System users run specific server processes. Certain privileges need to be designated for these users to ensure they have appropriate permissions for the processes they run. Normally, the configure utility creates the following users and groups:
If the configure utility does not create a UNIX user and group for Instant Messaging, you need to create them manually as described in this section. After you create the user and group for Instant Messaging, you should then set permissions appropriately for the directories and files owned by that user.
Do not choose root as a server user ID unless you are deploying Instant Messaging with Access Manager. In this case, you need to use root in order to allow access to the Access Manager configuration.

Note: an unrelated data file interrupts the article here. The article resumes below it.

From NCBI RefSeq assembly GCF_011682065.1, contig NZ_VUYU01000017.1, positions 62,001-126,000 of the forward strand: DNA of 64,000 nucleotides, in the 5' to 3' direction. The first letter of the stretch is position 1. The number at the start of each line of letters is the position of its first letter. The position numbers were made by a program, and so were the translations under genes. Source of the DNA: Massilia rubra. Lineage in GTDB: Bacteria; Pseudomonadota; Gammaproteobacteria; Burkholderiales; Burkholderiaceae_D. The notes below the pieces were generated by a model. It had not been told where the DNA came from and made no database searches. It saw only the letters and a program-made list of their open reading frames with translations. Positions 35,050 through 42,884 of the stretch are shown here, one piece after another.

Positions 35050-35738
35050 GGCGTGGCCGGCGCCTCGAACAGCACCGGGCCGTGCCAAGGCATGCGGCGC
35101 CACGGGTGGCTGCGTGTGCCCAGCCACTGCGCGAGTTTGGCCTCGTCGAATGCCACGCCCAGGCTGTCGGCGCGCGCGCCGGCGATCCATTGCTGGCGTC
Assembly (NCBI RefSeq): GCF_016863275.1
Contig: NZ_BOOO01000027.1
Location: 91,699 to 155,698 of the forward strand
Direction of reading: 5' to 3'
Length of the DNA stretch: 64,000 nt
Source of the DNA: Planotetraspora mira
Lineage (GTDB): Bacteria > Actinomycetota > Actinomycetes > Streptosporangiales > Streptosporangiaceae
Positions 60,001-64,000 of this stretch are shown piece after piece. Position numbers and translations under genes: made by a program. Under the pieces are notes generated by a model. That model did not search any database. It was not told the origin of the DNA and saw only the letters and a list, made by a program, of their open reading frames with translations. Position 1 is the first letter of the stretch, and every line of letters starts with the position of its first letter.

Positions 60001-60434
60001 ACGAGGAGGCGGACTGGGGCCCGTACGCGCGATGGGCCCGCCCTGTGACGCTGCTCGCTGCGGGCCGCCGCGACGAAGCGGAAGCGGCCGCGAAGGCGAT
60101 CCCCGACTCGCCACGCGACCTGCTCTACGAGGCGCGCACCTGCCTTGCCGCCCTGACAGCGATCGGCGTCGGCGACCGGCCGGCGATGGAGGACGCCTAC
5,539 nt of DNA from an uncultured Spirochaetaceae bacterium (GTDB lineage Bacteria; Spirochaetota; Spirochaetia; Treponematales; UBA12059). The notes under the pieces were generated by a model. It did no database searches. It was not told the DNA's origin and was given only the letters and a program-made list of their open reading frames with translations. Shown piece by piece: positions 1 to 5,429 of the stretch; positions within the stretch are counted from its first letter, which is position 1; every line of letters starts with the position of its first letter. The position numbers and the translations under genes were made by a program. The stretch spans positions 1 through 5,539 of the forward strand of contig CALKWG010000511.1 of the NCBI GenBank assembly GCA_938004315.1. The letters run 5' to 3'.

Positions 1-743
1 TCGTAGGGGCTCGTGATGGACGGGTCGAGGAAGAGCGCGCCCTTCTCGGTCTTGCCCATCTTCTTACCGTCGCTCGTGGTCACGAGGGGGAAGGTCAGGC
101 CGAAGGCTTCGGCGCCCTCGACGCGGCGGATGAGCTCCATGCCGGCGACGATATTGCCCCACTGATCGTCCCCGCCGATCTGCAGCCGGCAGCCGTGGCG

Log in as superuser.
Create a group to which your system user will belong.
For example, to create a group named imgroup on Solaris, type the following:
# groupadd imgroup
Create the system user and associate it with the group you just created and associate it with the group you just created. In addition, set the password for that user.
For example, to create a user named imuser and associate it with the group imgroup on Solaris, type the following:
# useradd -g imgroup imuser
For more information on adding users and groups, refer to your operating system documentation.
Ensure that the user and group have been added to the /etc/groups file.